Most lawyers and law firms incorporate such sites as Lexis and Westlaw to aid in their research efforts as they prepare for a case.  Memberships can add up quickly though.  Google Scholar remains a favorite, as well; it costs nothing and there are many excellent resources found there.  Many young lawyers transition from law school to their legal careers, bringing their comfort level discovered on Google’s scholarly function with them.  A. Harrison Barnes, founder and president says another tool firms can incorporate is CiteStack, which goes hand in hand with Google in its entirety.

This useful site allows your paralegals and attorneys in the firm to incorporate this, along with Google Scholar, in their research efforts.  For instance, if you find a case that’s helpful in your current caseload, simply add it to your firm’s “stack”.  It automatically collects the complete citation, including the date, author and other relevant information.  Even better, says the founder, is the highlighting option.  Quickly find those important points without having to scour the entire brief or body again.  Like Word, there’s also a place where you can post quick notes and references in the citation itself.   This is especially helpful when you’re attempting to gather information from several sources or if you’re looking for information that’s scarce.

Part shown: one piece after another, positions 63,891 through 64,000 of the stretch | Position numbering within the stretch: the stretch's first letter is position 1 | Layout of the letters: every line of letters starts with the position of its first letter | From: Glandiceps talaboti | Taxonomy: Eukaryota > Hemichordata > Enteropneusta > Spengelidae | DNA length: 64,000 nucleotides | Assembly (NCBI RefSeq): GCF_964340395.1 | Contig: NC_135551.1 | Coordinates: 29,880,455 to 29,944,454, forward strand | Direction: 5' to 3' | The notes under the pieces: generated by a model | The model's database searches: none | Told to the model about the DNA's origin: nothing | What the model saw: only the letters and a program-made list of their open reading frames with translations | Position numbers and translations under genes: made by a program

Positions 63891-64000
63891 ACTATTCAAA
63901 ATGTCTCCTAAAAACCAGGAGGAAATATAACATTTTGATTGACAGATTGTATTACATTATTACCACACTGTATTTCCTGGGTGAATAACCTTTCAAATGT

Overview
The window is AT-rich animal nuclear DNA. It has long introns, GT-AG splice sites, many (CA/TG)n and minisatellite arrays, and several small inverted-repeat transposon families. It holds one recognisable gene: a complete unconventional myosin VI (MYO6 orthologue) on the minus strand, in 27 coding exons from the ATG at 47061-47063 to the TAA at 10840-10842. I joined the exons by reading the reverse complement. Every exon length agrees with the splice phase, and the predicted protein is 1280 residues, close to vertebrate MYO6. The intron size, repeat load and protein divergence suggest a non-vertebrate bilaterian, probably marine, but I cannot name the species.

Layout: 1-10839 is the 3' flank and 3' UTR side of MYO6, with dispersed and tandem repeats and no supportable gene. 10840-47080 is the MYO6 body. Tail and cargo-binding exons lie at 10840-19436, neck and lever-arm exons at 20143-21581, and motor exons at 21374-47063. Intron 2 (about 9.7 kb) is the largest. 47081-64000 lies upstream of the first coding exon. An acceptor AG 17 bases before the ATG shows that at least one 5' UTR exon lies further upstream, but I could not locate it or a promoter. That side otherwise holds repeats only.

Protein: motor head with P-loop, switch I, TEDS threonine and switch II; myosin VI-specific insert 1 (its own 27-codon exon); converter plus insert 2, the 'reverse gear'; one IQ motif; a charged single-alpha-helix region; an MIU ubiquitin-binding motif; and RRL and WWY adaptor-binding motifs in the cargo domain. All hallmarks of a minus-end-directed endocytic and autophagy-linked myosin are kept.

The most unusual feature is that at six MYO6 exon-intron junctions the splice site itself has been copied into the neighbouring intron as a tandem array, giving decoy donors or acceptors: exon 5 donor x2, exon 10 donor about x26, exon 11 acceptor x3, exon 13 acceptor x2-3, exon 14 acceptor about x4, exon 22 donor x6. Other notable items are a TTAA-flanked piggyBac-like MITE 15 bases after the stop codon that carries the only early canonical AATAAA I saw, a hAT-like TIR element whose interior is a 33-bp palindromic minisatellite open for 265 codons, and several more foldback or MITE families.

There’s a good chance your firm’s paralegals and legal secretaries will find this most useful, says A. Harrison Barnes. There’s an impressive support section, an overview of how it works (along with tips to get you moving along) and a quick and frustration- free download process.  It’s a good investment at $69 per year.  The founder suggests your firm opt for the thirty day trial before investing.  Fair warning – you must be using Google Chrome as your browser as this application isn’t compatible with Firefox, Explorer or any of the other browsers.  That’s not likely to change since again, it works with Google Scholar.

For anyone who’s familiar with Google Scholar, you already know the sheer volume of judicial opinions that are indexed in this database. The best part is that you have the option of viewing the case in its entirety, versus only the citation.  The only problem is that its indexing methods are different from those used in LexisNexis and even Westlaw.  Still, once you get the dynamics down, you’ll discover it’s quite useful.

Most who’ve incorporated CiteStack along with the scholar function on Google say the options are endless  and it is Google, after all, so you know you’re going to have options in everything from the way you view it to the way you sort it.  Google is clearly making waves in the online electronic information gathering process.  Then again, we would expect nothing less.  Visit the site at and when you’re ready to begin your job search, be sure to visit


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